In Buzz Commentary

Meagan Holman was there in Boston in 2004.

5 things to stoke excitement about hosting the DNC (from a Host City veteran)

We are entering uncharted waters in Milwaukee as the hosts of the 2020 DNC. I've followed the convention process for years, starting from when I served as the Director of Volunteers for the Boston Host Committee in 2004.

From the summer of 2003 until late July 2004, I worked with a small but dedicated staff on the nonprofit, nonpartisan committee, putting together every element of the convention that isn't the TV show – parties, security, transportation, hospitality and more. The internet was new-ish, we hadn't had a national political convention since before 9/11, and Boston was equally fraught with concerns and worst-case-scenarios. I'm here to calm some nerves and hopefully answer a few questions.

Whether you're ready to be the region's biggest cheerleader for a few days or need some more convincing, let me know. I'll be back to dissect the host city and host committee process, what Milwaukee can learn from prior hosts, and how you and your family can get the most out of the DNC.

1. Yes, we have enough room

In fact, Milwaukee wasn't invited to bid until we had the required number of hotel rooms in place or in process. (I'm glaring at you here, Nate Silver.)

We had just crossed the threshold for a 2016 bid, and with all of the new development in the city and suburbs, there will be plenty of space for the 50,000 delegates, media, dignitaries and VIPs to hang out in Downtown or within a reasonable distance.

2. Traffic won't be fun

But it also won't be awful. No one does big events as well or as often as Milwaukee. We funnel 800,000-900,000 people into Summerfest as the workday is ending and the day game is letting out at Miller Park. Another million join us for State Fair. For Harley Anniversaries they come with trucks, trailers, and motorcycles, too. The credentialed convention goers will have charter buses from their hotels, and, a secret I remember from Boston, designated bus lanes can be set up to whisk them to and fro. It will be a weird couple of days, but fun ones. And in July, school is out and enough people will take off work that I promise you, we will survive.

3. The best way to experience being a host city is to volunteer

Or, get your business engaged as a vendor. Credentials are very limited, but volunteer roles come by the thousand – 12,000 in and around town. You likely won't be in the Fiserv Forum, but you will get to tell delegates (read: elected officials like Senators) and members of the media where they can get your favorite Bloody Mary or why someone might inadvertently send them to a "TYME machine." There are so many events related to the convention that ensure dollars stay as local as possible when you sign up as a vendor. Information about volunteering and vendor opportunities is already posted at milwaukee2020.com.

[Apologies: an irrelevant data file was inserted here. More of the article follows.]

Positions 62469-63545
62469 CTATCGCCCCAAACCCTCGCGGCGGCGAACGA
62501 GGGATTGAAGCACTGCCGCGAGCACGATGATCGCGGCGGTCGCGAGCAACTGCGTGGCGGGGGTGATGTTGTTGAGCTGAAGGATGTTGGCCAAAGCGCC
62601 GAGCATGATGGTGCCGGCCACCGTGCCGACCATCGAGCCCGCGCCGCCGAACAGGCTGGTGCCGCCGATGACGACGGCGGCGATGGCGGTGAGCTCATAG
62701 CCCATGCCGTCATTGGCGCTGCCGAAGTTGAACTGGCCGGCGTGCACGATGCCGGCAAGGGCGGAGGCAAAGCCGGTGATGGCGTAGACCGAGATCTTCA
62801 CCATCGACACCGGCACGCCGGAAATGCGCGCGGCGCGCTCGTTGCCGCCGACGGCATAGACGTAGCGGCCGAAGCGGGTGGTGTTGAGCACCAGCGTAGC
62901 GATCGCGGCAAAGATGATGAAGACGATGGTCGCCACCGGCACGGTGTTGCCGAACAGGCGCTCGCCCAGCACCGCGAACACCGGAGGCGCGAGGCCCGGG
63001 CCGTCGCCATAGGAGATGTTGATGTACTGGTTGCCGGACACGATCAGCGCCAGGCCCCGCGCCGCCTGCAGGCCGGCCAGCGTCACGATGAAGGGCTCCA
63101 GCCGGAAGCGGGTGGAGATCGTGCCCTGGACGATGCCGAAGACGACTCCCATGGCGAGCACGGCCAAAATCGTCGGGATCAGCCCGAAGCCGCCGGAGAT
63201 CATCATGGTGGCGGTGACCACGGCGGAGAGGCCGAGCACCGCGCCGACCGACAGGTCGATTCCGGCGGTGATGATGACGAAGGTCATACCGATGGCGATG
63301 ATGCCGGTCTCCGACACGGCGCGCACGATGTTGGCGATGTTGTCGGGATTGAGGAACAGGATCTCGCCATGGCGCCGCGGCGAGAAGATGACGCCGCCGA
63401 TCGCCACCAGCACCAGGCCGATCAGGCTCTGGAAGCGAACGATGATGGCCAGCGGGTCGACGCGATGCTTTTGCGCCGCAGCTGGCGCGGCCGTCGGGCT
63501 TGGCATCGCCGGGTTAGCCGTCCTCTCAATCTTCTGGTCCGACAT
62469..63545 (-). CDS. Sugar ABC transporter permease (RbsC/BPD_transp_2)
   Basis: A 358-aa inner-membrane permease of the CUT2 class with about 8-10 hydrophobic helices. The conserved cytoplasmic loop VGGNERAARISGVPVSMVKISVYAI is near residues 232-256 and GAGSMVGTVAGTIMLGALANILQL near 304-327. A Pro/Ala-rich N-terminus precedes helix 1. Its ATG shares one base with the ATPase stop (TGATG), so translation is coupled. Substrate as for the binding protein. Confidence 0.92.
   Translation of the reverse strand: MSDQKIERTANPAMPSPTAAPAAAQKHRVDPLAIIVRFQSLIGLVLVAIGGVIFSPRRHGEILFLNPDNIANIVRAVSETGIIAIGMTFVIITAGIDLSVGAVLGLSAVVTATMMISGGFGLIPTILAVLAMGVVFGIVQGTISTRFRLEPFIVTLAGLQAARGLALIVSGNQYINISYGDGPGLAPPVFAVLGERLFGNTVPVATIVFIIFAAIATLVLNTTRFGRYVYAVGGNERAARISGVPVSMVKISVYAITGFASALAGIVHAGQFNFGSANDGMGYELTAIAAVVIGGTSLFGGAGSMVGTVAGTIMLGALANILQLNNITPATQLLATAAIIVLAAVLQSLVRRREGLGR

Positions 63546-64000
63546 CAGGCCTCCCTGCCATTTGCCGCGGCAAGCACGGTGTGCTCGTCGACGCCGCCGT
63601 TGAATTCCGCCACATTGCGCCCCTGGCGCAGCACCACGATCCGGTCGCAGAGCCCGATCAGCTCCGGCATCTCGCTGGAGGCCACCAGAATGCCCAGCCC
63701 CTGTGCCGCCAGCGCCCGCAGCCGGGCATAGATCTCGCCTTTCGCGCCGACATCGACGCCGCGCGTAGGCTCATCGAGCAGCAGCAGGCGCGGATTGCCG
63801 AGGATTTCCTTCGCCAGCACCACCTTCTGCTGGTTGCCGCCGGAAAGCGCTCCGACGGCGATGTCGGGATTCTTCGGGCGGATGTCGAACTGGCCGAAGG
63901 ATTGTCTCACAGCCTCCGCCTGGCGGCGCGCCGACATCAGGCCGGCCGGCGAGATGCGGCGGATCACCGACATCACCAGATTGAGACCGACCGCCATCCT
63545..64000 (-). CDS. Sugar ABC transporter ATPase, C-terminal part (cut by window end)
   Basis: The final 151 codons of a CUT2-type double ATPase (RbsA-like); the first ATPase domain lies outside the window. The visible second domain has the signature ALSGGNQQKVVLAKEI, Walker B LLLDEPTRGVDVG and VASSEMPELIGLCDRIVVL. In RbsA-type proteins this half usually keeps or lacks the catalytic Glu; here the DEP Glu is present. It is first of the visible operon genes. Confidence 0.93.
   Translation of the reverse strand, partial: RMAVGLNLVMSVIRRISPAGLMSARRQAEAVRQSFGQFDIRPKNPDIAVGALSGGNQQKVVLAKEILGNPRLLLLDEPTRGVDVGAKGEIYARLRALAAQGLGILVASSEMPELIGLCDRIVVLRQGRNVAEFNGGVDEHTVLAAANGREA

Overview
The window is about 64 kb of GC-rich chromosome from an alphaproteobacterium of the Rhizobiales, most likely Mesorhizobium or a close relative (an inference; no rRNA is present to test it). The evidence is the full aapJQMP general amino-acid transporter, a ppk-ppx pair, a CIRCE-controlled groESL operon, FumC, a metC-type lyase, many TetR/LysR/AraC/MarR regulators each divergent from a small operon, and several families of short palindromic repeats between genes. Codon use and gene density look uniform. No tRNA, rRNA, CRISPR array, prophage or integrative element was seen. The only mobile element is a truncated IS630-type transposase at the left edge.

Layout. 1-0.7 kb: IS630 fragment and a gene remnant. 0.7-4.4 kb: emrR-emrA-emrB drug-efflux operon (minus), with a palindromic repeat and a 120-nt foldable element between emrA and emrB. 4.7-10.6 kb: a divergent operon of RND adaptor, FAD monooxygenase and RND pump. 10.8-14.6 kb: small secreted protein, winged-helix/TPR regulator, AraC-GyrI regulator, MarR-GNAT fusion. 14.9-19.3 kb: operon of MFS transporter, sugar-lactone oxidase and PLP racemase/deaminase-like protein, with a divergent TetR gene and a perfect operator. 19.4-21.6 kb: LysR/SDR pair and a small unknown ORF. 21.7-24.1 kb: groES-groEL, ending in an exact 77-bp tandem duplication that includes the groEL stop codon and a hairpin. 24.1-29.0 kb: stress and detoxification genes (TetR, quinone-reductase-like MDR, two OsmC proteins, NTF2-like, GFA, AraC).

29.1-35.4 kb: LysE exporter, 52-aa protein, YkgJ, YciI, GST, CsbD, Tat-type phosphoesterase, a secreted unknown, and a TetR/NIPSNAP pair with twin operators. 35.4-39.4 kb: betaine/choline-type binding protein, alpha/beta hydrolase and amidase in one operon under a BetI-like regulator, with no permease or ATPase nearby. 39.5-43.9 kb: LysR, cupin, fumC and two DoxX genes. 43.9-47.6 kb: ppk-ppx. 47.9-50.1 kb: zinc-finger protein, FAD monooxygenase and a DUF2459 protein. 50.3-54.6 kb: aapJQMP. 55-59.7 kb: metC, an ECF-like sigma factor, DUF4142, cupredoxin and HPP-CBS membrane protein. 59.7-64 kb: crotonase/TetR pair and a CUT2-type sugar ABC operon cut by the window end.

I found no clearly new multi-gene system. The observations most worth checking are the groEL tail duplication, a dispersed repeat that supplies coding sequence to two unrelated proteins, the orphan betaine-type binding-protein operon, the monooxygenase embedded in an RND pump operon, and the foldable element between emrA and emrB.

4. Those related events? They're free and outside of the security perimeter

It will be months before announcements are made, but somewhere in the range of 1500 public events will be held all over town. Here is a list of convention-related events from Philadelphia in 2016. Whether it is CNN broadcasting live from a unique location (Central Library? Public Market?), a "Kids Vote!" concert on Cathedral Square, or the College Democrats hosting events geared at students and young professionals, if you stay in town, you will get unprecedented access, and maybe even catch up with some friends who decide to couch surf with you because Milwaukee is the place to be next July.

5. We will change the way people think about Milwaukee

Don't believe me? Ask Alex Lasry. The Bucks, Fiserv Forum and the entire entertainment district is a testament to how much he wanted this convention, and a vision for showing people a new Milwaukee. Delegates also are people who make decisions when they go home, about where to hold their annual conferences, where to vacation, and more. The biggest ripple effect from this convention will be how they and the media walk away talking about our town, long after the bunting and banners are tucked away. Now is our chance to show the world what Milwaukee is about beyond beer and cheese.


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